Indian Mythology (by ApamNapat)

The Birth of the Maruts


This story is taken from B.P.. References to it are also found in Devi Bhagavata.

Sage Kashyapa was married to Diti and Aditi, the daughters of Daksha. (He married other daughters of Daksha, as well as other women as well.) The Devas were the sons of Aditi and the Daithya's (Asuras) were the sons of Diti. These sets of half-brothers were always at war. In these battles, the Devas were always victorious and the Asuras were being slain in large numbers.

Seeing these state of affairs, Diti was saddened. She went to her husband and said, "Sir, You have always given the preference to Aditi. Her children are all powerful, while mine have to flee in fear of their lives. Grant me a boon that I might have a son who would be greater than the Gods. Let my son be the slayer of Indra, the chief of the Devas."

Kashyapa did not want to grant the boon, but he could not refuse his wife out-right. He said, "It shall be as you wish. Your son shall exceed all the others in prowess, but you must observe a rigid vow while you are pregnant. You must be pure, and devote your mind to austerities as long as you are carrying the embryo. If you fulfill these conditions, your son shall be the slayer of Indra."

In course of time, Diti became pregnant. Word reached Aditi that her co-wife was carrying a child that would be the cause of the utter destruction of her sons, the Devas. She called her eldest, Indra, and said, "Son, How can you rest while you know that your aunt is carrying your slayer? If that child is born, your half-brothers, the Daityas will gain ascendancy, and all your brothers will have to flee for their lives. As far you, your father has decreed that this child of Diti shall be your death."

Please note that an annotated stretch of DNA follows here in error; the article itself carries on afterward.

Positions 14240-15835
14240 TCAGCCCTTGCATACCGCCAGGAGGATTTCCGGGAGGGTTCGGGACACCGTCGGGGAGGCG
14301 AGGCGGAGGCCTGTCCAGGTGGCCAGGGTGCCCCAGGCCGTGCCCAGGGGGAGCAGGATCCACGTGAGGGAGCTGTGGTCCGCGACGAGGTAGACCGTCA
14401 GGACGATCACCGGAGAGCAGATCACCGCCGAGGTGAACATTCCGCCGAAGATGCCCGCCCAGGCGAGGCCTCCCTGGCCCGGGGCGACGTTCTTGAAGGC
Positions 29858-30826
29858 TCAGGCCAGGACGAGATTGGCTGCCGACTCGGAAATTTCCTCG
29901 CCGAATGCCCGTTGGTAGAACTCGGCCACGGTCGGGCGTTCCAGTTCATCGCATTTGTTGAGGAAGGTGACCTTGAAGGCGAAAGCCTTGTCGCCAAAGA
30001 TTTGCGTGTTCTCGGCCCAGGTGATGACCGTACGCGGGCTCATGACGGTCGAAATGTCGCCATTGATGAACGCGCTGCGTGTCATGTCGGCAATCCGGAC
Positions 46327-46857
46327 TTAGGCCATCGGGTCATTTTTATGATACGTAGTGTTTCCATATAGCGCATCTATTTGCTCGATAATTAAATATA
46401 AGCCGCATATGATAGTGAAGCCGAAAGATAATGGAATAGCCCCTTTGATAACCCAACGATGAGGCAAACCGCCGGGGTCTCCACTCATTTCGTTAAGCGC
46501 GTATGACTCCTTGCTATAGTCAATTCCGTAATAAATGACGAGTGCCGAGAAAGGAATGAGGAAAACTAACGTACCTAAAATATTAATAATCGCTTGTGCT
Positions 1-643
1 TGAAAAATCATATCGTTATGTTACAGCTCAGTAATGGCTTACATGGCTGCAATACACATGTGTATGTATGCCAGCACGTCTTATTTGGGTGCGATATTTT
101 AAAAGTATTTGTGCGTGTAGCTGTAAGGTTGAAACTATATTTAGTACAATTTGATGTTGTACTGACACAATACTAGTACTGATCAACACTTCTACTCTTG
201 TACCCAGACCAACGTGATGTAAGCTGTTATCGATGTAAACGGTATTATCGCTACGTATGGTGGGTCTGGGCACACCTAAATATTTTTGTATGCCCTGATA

Indra was alarmed. He said, "Mother. I did not know about this till now. What can be done to escape this calamity? You, who always have our welfare at heart, should suggest a way out of this predicament."

Aditi said, "Your aunt is currently alone. She has to observe a rigid vow till her son is born. If you can disguise yourself and enter her service, you will be able to find an opportunity when she slips from her penance. You will then be able to abort the fetus and slay your would-be slayer in the womb."

Accordingly, Indra disguised himself as a mendicant and entered the service of his aunt. He completely fooled her, for she felt that no servant could be more devoted than he. Many days passed. She was nearing the end of her pregnancy. At last, the opportunity that Indra was waiting for presented itself. Diti was unusually tired one day, and went to sleep without washing her feet. This violated the conditions of her vow, and she became unclean. Indra shrunk himself to the size of an insect and entered her womb. Once inside, he began slicing up her embryo into seven pieces with his weapon, the Vajra. The fetus began to cry. Indra tried to silence the child by saying "Ma Ruda." (Don't cry), but the baby continued to cry. In anger, Indra sliced the seven pieces into forty-nine parts.

Diti gave birth to the forty-nine Maruts, who were given that name due to the words addressed to them by Indra in their mother's womb. Since her vow had not been fulfilled, they did not slay Indra. Instead, they became his friends and companions.

The Devi Bhagavata says that Diti cursed Indra and Aditi for their act of treachery, for slicing her embryo into forty-nine pieces.


Last Modified At: Wed Oct 20 00:21:26 2004